• It minimizes false positives and makes results easy to understand as a higher priority than increasing the breadth of a scan: this helps developers uncover issues early only as long as it saves time.
  • The included manual explore-based scans and static analysis functionality allows for easy testing of specific sections of the application that are known to be working.
  • The design makes repeated scans and configuration reuse for each application easy.
  • Collaboration and sharing of configuration and results are core parts of the product.

How security scanning works

Web application security scanning can be done in many different ways, but there are two dominant approaches that are the most widely adopted:

  • Dynamic analysis is the practice of testing the running application from the outside. This approach interacts with a running instance of the application, effectively attempting to perform light hacks (mostly harmless) to identify security holes.

    Dynamic analysis is similar to using a Web browser to step through a Web application, placing single quotes in every form field, and looking for SQL errors (which usually implies SQL injection exists) in the response.
  • Static analysis is the process of looking at the static application code and binaries, building mathematical models of how they work, and identifying security weaknesses by analyzing those models.

    Static analysis of code is similar to an automated code review, in which you try to mentally consider different types of scenarios, and understand from the code how the application would react to them.

A third analysis technique, called runtime analysis, monitors the running application as different events occur, collecting information about the code that got executed, the system calls performed, and many other factors. Runtime analysis is not really a standalone technique, but rather a way to improve dynamic and static analyses.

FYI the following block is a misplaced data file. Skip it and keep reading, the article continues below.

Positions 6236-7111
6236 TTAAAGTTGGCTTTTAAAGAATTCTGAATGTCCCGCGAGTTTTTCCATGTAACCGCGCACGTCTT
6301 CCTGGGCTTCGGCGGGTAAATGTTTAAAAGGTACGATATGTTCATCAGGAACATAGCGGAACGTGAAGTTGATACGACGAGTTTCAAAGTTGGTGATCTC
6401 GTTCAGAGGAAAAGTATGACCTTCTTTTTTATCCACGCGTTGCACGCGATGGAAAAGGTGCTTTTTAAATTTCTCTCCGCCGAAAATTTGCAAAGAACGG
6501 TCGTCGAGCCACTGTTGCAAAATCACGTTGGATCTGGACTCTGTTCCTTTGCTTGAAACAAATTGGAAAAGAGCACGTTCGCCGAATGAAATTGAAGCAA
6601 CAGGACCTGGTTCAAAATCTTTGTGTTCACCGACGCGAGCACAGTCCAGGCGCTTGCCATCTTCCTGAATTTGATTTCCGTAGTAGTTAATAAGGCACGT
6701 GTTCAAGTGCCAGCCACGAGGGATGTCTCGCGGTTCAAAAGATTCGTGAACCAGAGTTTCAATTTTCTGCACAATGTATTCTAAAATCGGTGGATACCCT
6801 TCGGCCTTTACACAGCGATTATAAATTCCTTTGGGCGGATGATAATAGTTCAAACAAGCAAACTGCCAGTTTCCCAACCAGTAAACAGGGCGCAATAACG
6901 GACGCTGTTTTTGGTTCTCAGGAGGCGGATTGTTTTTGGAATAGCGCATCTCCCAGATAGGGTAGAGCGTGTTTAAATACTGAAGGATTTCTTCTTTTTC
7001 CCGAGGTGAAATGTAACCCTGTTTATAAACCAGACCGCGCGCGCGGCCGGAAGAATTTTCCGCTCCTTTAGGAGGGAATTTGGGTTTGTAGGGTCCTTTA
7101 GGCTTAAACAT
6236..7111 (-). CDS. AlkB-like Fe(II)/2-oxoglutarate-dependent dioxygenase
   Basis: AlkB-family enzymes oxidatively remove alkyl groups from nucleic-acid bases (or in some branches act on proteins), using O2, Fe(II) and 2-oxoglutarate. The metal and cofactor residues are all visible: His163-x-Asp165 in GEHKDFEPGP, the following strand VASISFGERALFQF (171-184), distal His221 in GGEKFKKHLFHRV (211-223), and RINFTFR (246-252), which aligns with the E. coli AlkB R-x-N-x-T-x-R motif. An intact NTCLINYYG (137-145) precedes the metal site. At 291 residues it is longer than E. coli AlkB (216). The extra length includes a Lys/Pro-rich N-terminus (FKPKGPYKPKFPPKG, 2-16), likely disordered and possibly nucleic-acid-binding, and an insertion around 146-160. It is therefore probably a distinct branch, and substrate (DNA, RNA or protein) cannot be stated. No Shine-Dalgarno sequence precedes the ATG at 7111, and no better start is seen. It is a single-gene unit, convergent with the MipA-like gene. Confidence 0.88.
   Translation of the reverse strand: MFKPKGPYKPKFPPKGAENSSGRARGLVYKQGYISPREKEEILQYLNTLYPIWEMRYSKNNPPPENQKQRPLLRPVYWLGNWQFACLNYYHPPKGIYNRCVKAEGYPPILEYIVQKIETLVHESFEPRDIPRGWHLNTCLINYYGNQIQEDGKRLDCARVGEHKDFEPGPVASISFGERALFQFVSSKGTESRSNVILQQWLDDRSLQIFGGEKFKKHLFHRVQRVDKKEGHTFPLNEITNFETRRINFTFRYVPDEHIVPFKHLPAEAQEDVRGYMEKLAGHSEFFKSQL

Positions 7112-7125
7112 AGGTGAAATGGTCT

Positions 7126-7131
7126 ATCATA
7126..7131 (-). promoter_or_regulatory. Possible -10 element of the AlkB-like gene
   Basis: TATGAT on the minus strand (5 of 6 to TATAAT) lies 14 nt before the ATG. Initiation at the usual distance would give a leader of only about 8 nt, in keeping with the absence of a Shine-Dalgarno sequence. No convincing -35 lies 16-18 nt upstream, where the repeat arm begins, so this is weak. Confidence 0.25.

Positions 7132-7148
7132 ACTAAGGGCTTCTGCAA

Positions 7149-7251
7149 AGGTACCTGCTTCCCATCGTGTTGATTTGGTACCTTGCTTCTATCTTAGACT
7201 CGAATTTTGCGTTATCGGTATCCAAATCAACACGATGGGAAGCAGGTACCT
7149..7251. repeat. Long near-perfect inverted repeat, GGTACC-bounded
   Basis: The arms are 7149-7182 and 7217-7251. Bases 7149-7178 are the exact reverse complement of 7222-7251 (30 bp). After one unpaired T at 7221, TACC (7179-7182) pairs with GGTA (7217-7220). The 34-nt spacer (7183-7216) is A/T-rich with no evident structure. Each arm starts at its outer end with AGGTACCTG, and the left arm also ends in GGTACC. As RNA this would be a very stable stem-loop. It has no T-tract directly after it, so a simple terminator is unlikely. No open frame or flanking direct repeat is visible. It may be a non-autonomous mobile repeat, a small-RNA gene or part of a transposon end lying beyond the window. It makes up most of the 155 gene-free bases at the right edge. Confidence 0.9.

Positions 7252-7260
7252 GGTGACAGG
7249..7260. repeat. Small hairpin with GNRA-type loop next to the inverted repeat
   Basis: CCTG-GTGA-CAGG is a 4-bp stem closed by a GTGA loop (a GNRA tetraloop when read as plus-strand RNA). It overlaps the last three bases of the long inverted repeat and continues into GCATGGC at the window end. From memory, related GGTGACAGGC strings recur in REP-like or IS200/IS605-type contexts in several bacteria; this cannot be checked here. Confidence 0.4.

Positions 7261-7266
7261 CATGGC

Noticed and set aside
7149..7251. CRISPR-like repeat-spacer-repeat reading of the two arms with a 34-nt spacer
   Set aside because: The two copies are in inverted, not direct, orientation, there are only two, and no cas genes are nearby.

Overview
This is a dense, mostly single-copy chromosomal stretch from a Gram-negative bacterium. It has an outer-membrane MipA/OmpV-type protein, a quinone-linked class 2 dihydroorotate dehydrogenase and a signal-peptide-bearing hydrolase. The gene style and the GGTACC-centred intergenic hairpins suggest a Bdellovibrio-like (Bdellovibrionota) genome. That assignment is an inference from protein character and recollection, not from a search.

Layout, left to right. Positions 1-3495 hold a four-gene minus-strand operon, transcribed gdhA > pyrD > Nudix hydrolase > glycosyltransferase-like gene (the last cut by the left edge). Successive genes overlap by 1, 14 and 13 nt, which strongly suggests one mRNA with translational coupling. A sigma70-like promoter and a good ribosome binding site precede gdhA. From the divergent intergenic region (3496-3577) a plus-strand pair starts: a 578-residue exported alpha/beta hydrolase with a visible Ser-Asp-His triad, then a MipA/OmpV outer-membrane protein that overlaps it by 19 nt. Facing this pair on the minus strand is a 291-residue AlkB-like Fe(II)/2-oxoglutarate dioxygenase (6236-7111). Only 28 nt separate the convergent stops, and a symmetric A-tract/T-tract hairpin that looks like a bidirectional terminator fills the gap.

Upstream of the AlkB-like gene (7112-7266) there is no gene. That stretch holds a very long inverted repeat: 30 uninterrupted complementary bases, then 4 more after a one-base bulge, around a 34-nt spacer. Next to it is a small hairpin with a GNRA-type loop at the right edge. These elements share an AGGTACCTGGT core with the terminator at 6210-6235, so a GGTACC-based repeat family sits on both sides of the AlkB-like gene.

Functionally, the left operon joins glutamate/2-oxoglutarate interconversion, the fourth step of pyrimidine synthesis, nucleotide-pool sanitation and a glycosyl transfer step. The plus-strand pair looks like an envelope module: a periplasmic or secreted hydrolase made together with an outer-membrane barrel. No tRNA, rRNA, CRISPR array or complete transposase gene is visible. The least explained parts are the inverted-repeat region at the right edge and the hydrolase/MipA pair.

Rational AppScan Developer Edition includes all three analysis technologies, running them side by side and using each to bolster the other. Running them in parallel leverages the strengths of each technique, and using them symbiotically helps overcome their weaknesses, too. This article examines these approaches, and discusses how you can combine them into an effective solution.


Dynamic analysis

Dynamic analysis involves testing a Web application as a closed entity, interacting with it through its official interfaces (primarily HTTP). This activity is often referred to as Black-Box scanning, because it does not have or require visibility into what happens within the application. Dynamic analysis is the predominant approach to Web application security testing today. Rational AppScan Standard and Enterprise Editions are examples of dynamic analysis tools.

Dynamic analysis works in a way very similar to the one a hacker would employ when attacking an application. It is performed in two phases: Explore and Test.